Keen readers of this website will know I occasionally enjoy throwing some business-speak into the odd article.
The 1990s and 2000s saw the increasing commodisation of sport as a “product.” Global CEOs have turned their hand to sports administration and are constantly on the look out for emerging markets; for a “greater slice of the pie.” And while we don’t hear Andrew Demetriou talking openly about revenue from commercial operations and the net increase in cash holdings, there’s no doubt that the AFL in particular represents the rapid evolution of sport from humble past-time to grotesque, money-making corporate behemoth.
But I want to backtrack a second and talk about one of the more annoying business traits that has slowly crept into the sporting world. I’m talking about the tendency for coaches to choose “co-captains” – occasionally known as a “leadership group.” It is a goodwill exercise with the focus on ‘culture’ and ‘360-degree thinking’, designed to facilitate a more open, approachable top-tier.
What it does, in reality, is create a cohort of self-important executives with diminished accountability.
Let’s go back to the Allan Border days, when men were men and boys were boys. The grizzled veteran cast a frightening aura over his young, inexperienced team in the tumultuous post-Rod Marsh/Dennis Lillee/Greg Chappell days. Back then, youngsters were straight-up scared of AB. He’d sit in the corner of the change-room, keeping a watchful eye on everyone. His vice-captain, Geoff Marsh, was nothing but a sycophantic right-hand man, bless his heart.
It was just AB calling the shots, with the assistance of coach Bob Simpson. But there was a clear and obvious hierarchy – and everyone respected AB because they had to.
There is nothing wrong with this autocratic model. A singular, uncompromising leader with a strong backing can really make some inroads – Hitler’s regime springs to mind – and sport, while not the Third Reich per-se, is one of these situations. Too many cooks spoil the broth, and all that lark.
But the needless creation of executive jobs something that should remain in the business world. Having a ‘backs’ captain, a ‘forwards’ captain and a ‘press conference specialist guy’, for example, is bureaucratic overkill.
I think the Sydney Swans were one of the first sporting organisations to install a leadership group. Then-coach Paul Roos – a America-phile – had come back from the states enamoured with how progressive their professional set-ups were. Arguably, it worked – in no small part due to the ‘no dickheads’ policy, a code of practice installed by the players themselves to govern bad behaviour.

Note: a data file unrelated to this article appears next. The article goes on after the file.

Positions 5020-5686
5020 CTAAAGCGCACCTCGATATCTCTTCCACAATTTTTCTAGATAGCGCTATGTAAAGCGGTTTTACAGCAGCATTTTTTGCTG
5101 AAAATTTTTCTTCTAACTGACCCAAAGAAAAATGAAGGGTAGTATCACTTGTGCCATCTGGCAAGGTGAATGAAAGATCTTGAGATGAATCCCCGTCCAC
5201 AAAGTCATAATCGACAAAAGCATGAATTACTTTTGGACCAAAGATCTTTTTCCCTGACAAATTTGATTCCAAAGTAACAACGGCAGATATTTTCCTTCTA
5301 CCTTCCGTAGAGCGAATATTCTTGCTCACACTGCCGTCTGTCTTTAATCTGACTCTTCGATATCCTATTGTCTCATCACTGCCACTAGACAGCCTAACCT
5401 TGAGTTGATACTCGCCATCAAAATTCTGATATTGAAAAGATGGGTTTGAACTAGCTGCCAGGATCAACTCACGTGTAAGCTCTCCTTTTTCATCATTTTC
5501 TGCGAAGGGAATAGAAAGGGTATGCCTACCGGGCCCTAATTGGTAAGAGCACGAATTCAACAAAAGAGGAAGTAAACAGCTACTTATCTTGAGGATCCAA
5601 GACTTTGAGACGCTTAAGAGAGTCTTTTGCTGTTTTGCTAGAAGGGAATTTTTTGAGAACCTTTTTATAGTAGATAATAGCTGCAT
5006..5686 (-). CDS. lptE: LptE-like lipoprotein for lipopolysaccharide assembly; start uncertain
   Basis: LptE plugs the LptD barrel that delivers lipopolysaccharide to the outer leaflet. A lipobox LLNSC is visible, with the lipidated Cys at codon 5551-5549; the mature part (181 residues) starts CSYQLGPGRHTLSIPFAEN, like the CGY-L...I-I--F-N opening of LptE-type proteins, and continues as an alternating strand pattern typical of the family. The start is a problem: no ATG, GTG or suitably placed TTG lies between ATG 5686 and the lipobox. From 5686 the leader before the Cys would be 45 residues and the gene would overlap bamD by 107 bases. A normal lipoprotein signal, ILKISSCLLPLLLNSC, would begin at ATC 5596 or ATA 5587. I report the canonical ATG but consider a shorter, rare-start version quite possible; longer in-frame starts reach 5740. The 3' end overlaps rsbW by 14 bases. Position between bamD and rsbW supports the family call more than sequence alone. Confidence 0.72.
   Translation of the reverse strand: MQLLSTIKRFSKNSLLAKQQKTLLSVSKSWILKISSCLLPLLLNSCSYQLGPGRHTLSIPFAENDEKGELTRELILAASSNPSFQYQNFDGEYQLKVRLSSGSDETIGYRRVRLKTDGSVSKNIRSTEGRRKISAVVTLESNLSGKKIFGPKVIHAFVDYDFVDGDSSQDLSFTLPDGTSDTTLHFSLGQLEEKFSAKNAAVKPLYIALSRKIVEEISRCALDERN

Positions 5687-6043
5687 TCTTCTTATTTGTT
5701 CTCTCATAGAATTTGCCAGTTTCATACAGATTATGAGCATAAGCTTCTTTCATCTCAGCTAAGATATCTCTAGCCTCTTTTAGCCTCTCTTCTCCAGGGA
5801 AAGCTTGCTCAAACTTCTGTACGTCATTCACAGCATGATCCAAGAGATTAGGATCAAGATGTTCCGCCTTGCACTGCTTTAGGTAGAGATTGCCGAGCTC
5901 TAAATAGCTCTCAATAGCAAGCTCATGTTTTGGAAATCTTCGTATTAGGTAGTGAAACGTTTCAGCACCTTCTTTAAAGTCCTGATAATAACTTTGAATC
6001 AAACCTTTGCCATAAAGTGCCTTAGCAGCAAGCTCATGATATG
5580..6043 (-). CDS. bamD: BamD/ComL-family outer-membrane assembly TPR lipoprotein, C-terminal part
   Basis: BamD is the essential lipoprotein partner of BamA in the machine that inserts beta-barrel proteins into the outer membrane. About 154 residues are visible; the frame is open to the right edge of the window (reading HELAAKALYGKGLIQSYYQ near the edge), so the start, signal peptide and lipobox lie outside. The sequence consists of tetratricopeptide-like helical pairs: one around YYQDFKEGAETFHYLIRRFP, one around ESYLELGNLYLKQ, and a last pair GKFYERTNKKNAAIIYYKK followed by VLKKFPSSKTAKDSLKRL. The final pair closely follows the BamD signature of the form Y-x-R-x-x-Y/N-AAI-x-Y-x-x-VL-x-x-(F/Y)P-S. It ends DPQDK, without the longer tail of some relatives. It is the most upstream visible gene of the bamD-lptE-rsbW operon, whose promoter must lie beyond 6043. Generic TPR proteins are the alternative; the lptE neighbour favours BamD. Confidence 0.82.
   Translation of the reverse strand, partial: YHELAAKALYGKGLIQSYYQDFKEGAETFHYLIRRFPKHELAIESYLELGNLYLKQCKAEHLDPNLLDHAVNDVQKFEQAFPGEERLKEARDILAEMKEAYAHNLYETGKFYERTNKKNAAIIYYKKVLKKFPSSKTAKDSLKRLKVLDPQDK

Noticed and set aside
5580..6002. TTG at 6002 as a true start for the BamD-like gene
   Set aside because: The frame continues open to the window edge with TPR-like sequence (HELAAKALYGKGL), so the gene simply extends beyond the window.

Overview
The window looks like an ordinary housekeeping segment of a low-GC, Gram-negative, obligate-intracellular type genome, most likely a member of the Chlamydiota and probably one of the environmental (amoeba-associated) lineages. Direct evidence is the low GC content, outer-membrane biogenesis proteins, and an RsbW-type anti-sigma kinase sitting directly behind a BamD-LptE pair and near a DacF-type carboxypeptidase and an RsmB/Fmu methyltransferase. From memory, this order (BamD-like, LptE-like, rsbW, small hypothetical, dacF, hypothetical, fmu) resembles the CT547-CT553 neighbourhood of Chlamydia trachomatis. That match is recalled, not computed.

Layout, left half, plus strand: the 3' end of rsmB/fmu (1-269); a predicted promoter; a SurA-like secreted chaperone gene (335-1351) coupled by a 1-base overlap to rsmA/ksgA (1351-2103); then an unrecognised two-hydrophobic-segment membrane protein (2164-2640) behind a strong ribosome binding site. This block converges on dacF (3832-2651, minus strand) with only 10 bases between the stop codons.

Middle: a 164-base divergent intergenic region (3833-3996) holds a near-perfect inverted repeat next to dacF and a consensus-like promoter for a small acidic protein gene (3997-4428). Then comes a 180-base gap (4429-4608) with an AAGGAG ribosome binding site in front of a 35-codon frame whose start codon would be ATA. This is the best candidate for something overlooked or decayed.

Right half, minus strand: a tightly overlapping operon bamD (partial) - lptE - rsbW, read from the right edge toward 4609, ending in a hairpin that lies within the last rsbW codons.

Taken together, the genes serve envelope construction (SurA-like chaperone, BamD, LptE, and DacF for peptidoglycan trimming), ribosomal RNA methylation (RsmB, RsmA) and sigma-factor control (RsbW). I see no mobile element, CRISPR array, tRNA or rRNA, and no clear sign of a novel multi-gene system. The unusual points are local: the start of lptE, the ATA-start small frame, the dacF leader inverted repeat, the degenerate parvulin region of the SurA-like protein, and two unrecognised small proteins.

Ironically, the Parramatta Eels have just announced a leadership group of their own – consisting solely of dickheads. Ricky Stuart has handed the co-captaincy honours this year to Jarryd Hayne and Reni Maitua, with Tim Mannah (not a dickhead, yet) also expected to play a role. It is yet to be seen whether this gamble will pay off. But I don’t think it will. For starters, Jarryd Hayne “tweeted” the announcement last week, which is already an ominous sign of immaturity:
This wouldn’t happen in cricket. The term ‘captain’s knock’ would have to be re-defined, for starters. So why do football teams persist in creating co-captains? A single captain is someone to be inspired by; his performance can gallivanise a team when the “chips are down.” If there are too many captains, it by nature spoils the effect of the captain’s knock/tackle/hit-up/goal.
Co-captaincy smells like pandering to me. Senior players with a sizable market value like Jarryd Hayne are offered the “honour” of being named co-captain. It bumps their salary up a bit and they feel important; they feel tied to the club just that little bit more. But we, the sporting public, have realised that the concept of co-captaincy is a thinly veiled attempt by the club’s board of directors to keep their best players under contract. We are not stupid.
While I ardently long for sport to return to the halcyon days of the 1980s and (early) 1990s, I’ve reluctantly accepted that sport is now a “product” and codes compete for “market share” in an increasingly “competitive environment.” And I know that means we’ll never again see folksy advertising campaigns like Greg Champion’s AFL ballad, ‘That’s The Thing About Football’, Tina Turner’s sexually-charged rugby league homage, ‘What You Get Is What You See’, and, of course, Channel Nine’s legendary World Series Cricket tune, ‘C’mon Aussie C’mon’.
But some things must remain sacred – specifically, that each sporting team has one inspirational leader to guide them towards the coveted premiership. After all, who wants to see three “co-captains” simultaneously hoist the Telstra Premiership Cup on NRL grand final day?
By Dave Edwards